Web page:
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Chapter 1 Eyes Wide Open

Politics of Activism Infused by Reflective, Responsible Sovereignty

Vine Victor Deloria Jr., a Yankton by blood, was born in Martin, South Dakota, on March 26, 1933. He was the first of three children that his father, Vine V. Deloria Sr., and his mother, Barbara S. Eastburn Deloria, would bring into the world. His father and grandfather, Philip J. Deloria (Tipi Sapa), Standing Rock Lakota citizens, were both Episcopal priests. He grew up in Martin, a small border town next to the Pine Ridge Reservation where his father was doing missionary work.

His grandfather, Philip, was the son of the well-known Yankton chief, François (Saswe) des Lauriers. Saswe, a powerful holy man in the Lakota tradition, was a signer of the 1858 accord with the United States by which the Lakota ceded a great deal of territory in southeastern South Dakota in exchange for retention of their reduced lands and other vital rights and benefits along the Missouri River. Throughout his life, Saswe had a series of visions and life experiences that would impact generations of his family’s vocational and religious choices, culminating in a very active presence in the Episcopal Church well into the late twentieth century. His visions guided his decision to direct his son to become a Christian and a priest.

As the son of a prominent priest, Vine Deloria Jr. traveled frequently with his father in Indian Country and attended both church services and traditional tribal events. One of his most lasting and formative boyhood memories was of a visit to the site of the 1890 Wounded Knee Massacre. He recalled seeing some of the survivors of that horrific event on the reservation during his childhood.

Vine attended an off-reservation school in Martin before heading out in 1949 as a sixteen-year-old to attend Kent School, a private college-prep institution in Connecticut. Deloria graduated in 1951 and then enrolled at the Colorado School of Mines in Golden, Colorado, with the goal of becoming a geologist. In 1952 in an application for a John Whitney Foundation educational grant, he wrote that his plan was to earn a degree in geological engineering because “our country needs geologists very badly … I have a very deep feeling for the land since my ancestors, the Sioux Indians, once ruled it.” “My ultimate purpose,” he said, “is to become a good geologist. Then I would like to remain in South Dakota to help build up the state, particularly the immense tracts of land held by the Indians.”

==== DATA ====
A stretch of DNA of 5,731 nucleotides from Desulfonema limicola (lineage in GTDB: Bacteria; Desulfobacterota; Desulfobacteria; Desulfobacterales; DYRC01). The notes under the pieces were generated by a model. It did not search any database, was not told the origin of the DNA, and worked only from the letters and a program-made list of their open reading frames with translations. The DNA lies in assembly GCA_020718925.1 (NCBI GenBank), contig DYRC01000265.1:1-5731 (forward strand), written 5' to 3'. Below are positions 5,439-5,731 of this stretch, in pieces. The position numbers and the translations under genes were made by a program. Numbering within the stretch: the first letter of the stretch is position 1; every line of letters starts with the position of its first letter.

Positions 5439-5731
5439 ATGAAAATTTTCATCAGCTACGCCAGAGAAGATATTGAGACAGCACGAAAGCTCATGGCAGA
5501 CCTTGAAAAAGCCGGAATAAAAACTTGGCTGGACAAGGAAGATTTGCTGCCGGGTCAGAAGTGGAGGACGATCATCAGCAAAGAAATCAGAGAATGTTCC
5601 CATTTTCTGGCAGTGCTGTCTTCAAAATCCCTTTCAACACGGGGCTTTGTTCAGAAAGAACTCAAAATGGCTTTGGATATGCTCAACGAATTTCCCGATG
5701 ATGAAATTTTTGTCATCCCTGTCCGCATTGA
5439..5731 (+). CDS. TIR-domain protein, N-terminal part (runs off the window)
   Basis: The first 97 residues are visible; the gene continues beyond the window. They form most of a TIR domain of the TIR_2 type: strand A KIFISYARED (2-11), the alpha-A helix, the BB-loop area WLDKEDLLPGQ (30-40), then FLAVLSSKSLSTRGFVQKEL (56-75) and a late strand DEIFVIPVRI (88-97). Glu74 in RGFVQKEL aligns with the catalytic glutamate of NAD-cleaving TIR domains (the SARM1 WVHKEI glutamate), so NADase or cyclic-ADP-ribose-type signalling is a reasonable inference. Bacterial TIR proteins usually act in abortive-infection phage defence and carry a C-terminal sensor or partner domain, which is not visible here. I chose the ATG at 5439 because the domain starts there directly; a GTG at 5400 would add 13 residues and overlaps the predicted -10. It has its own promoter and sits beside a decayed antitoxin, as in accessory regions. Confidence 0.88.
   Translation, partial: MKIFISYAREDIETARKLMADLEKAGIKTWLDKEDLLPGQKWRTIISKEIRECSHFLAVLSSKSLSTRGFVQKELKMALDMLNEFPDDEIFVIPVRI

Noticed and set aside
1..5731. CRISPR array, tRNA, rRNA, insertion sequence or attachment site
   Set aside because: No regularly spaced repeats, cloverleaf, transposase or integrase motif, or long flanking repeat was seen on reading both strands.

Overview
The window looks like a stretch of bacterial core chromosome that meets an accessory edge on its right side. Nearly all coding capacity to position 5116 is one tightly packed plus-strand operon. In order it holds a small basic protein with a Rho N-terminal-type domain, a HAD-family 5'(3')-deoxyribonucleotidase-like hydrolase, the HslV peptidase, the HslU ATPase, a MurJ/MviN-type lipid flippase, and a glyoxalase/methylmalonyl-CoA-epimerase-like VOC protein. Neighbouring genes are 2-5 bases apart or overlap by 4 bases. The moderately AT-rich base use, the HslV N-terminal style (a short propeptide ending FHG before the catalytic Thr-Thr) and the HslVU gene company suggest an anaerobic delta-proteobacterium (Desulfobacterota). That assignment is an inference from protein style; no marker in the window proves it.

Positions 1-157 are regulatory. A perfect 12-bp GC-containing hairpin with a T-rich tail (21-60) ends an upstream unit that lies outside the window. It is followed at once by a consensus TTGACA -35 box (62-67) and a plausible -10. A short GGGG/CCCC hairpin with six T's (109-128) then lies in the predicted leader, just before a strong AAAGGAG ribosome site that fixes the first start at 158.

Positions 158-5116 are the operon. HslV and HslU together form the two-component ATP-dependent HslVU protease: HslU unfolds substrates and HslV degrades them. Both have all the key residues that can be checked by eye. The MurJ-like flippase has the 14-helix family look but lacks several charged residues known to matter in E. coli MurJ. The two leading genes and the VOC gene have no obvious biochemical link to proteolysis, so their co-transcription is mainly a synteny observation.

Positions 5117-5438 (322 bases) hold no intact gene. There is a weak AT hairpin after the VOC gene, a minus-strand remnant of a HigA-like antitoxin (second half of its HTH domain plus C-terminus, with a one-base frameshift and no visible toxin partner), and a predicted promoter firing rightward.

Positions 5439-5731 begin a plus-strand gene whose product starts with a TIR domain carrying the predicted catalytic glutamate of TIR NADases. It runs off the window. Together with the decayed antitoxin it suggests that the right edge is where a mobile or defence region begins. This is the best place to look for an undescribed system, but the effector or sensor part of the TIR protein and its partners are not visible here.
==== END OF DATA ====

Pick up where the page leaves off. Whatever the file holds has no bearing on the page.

Deloria elaborated further, indicating the early primacy of land in his consciousness:

There are many Indian ministers, teachers, government workers, and so on. But I know there is a great need for a geologist, who is himself an Indian and naturally has a keen interest in the welfare of the Indians. For example, I know that the average Sioux Indian in South Dakota has very little conception of mineral deposits which might be underneath the very ground he owns. I would like, not only to locate such deposits, but also enlighten the owners so that they will stop selling their lands so cheaply.

While seemingly deeply committed to the study of geology, he flunked out of school upon the realization that he was not meant to be a “rockhound.” He then briefly attended Iowa State College in Ames, but found himself uninspired by that as well. He decided to enlist in the US Marine Corps, where he was trained as a telephone repairman and honorably served from 1954 to 1956. Deloria always recalled his military years with affection.

Financial support from the GI bill enabled him to return to Iowa State College, and it was there that he met his future wife, Barbara Jeanne Nystrom. They graduated and married on the same day in 1958. Together, they had three children: Philip, Daniel, and Jeanne.

The next three years were unsettled. Deloria attended graduate school at the University of Oregon for time, but money was short, so he and Barbara decided to move to Rock Island, Illinois, where he worked in a machine shop for a year before he enrolled in the Lutheran School of Theology in Chicago. In 1960, he and his family moved again, this time to Puerto Rico where he taught English at Colegio San Justo, an Episcopal boarding school close to San Juan, but that endeavor “blew up after three months,” and he returned to Lutheran Seminary where he earned a master’s degree in 1963.

He then went to work with the United Scholarship Service in Denver. A little more than a year later his career would again take a dramatic shift when at the age of thirty-one he became the executive director of the National Congress of American Indians (NCAI), the country’s leading Native interest group. Three years at NCAI provided Vine the opportunity to learn firsthand about the major issues, hopes, and concerns of Indigenous people throughout the United States.

By the end of his term, he understood that a law degree was necessary if he hoped to tackle critical issues such as defense of treaty rights, land reacquisition, empowerment of Native government self-determination, and recovery and revitalization of the concept of tribal sovereignty.

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